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Campus Mitigation Plan aims to reduce natural hazards risks

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A new Campus Hazard Mitigation Plan will go into effect at Ohio State in 2016 with the goal of increasing safety on campus.

The $600,000 project, which is in the study phase, is being developed by Michael Baker International. It will create a natural-hazards mitigation plan and a flood-mitigation and implementation plan to identify the potential natural and manmade hazards to OSU, and to develop a plan to alleviate these hazards.

“The safety of our students, faculty, staff and visitors is our top priority,” Justin Moss, Administration and Planning spokesman, said in an email. “This plan will allow the university to have a comprehensive plan in place to mitigate these potential hazards.”

The plan is looking to reduce hazardous effects of severe summer and winter storms, seismic events, flooding and utility failure, according to Moss.

The planning began in March 2015 and is projected to be completed around the end of 2016, Moss said.

Initial funding of $200,000 was approved in Oct. 2014 for an all-natural hazards-mitigation plan, according to Board of Trustee meeting notes.

“Also, an additional $400,000 was recently approved by the Board of Trustees for this study for a detailed flood response plan and additional recommendations of flood-protection equipment,” Moss said.

The total budget for this project will be paid with university funds, according to meeting notes.

In addition, as grant funds become available, Moss said that the Campus Hazard Mitigation Plan will make OSU to be eligible for federal funding.

With the completion of this plan close to a year away, student Brandon Sienkiewicz, a second-year in applied math, said he thinks that the plan will have an impact on campus over time.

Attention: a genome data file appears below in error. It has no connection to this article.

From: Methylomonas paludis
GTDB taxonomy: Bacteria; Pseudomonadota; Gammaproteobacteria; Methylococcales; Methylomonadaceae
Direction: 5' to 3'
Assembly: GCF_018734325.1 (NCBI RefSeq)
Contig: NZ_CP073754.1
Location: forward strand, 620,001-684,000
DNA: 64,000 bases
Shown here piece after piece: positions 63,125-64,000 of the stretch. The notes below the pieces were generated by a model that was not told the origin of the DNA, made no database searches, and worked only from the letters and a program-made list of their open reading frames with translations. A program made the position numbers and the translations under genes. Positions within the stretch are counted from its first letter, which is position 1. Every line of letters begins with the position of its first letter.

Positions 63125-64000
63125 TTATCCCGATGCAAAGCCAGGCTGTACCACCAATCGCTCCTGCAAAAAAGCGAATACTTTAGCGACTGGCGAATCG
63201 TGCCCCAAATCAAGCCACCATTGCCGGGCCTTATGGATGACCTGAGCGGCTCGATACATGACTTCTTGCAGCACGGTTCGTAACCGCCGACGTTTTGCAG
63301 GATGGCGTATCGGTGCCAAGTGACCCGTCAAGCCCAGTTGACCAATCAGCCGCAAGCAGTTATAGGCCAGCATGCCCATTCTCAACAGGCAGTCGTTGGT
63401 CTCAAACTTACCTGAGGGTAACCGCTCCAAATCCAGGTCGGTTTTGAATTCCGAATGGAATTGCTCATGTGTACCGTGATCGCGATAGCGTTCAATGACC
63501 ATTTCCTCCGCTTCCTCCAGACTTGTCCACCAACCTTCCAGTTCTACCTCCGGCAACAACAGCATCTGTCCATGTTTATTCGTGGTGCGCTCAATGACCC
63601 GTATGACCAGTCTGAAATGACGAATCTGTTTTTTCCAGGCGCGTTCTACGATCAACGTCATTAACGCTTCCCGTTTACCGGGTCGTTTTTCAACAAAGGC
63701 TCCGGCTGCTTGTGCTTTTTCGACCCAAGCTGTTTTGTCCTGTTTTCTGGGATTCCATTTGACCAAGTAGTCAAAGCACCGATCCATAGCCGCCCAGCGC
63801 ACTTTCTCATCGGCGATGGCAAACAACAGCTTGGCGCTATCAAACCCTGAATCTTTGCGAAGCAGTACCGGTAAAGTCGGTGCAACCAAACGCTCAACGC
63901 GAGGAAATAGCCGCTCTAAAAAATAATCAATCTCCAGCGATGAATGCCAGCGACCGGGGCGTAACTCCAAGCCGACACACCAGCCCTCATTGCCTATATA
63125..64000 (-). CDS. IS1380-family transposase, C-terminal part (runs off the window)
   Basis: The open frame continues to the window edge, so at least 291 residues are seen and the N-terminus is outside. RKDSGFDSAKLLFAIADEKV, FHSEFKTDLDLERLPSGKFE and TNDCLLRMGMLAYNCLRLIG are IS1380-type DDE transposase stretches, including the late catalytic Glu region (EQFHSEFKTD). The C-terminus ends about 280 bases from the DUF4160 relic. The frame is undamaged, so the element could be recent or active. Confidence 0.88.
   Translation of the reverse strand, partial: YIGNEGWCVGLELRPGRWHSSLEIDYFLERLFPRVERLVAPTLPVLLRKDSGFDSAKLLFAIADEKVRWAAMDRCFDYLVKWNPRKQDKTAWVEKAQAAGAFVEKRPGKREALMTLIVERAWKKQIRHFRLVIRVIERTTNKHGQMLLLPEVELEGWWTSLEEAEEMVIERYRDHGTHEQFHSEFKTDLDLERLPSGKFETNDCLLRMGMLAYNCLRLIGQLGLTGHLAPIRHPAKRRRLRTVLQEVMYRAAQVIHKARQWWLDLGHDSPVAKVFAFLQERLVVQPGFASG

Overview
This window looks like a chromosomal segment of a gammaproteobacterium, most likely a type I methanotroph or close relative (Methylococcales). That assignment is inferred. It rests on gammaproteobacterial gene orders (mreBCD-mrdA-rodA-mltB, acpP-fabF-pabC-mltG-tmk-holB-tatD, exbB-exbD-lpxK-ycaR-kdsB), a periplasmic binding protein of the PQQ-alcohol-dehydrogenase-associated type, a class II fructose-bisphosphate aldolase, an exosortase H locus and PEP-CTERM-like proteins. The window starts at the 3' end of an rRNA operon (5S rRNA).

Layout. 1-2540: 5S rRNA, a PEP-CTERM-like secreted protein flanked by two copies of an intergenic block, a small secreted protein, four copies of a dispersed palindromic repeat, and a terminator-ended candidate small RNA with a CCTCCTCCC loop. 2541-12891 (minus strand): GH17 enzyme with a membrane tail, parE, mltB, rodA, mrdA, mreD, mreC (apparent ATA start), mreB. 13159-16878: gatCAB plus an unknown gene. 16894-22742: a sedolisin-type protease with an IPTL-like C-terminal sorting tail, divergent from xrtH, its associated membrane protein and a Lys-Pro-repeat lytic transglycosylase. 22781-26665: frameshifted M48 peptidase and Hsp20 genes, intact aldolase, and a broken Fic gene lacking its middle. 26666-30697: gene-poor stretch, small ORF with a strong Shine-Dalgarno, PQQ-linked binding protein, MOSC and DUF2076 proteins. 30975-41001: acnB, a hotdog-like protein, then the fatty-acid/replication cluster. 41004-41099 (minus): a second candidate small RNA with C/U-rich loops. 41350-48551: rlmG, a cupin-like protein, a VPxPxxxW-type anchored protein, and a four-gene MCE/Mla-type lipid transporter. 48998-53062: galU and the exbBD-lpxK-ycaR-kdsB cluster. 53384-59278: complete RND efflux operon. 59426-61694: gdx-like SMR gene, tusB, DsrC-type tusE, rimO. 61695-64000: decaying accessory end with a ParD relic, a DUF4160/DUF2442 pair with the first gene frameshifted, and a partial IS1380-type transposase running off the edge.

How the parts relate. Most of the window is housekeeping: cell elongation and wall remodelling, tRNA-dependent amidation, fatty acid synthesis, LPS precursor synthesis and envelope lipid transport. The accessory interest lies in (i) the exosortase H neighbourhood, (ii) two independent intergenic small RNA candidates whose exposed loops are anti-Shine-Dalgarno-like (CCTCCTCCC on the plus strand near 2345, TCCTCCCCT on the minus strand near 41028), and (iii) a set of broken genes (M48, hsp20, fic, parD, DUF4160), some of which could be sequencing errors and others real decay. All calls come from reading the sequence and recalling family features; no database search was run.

“Over a long period of time, I would say that it will protect campus. But over a short period, I don’t think it will be as noticeable because Ohio’s weather is pretty mild,” he said. “I do think it is something that is good to have, though, just in case something does happen.”

Another student, Allyson Brady, a second-year in earth science, said she thinks that OSU is using its money wisely by developing this plan to protect the campus community.

“I think it is a good plan to have. Just having this as a precautionary plan is a good idea,” she said. “Ohio State spends a lot of money elsewhere, so spending money on something that will protect the students is especially worth it.”

Even though some regions of the world might be more susceptible than others, natural hazards are always a threat, even to OSU. Floodplain manager of the City of Columbus and OSU alumna Renee VanSickle provided some insight about the potential of flooding to the Columbus area.

“There is always a chance that there will be a flood in Columbus, but there is no way to know. It all depends on Mother Nature,” she said. “It is always a good idea for people to be protected and to be aware that there can be a flood.”

VanSickle said that both rainfall and snowmelt are potential factors that might contribute to a flood in Columbus.

OSU’s Campus Hazard Mitigation Plan is being put into place to reduce the severity of not just flooding, but other natural hazards in order to protect the OSU community.

“Facilities Operations and Development, along with our Emergency Management and planning departments, are committed to enhancing efforts with the goal of keeping the campus community and its buildings safe,” Moss said.

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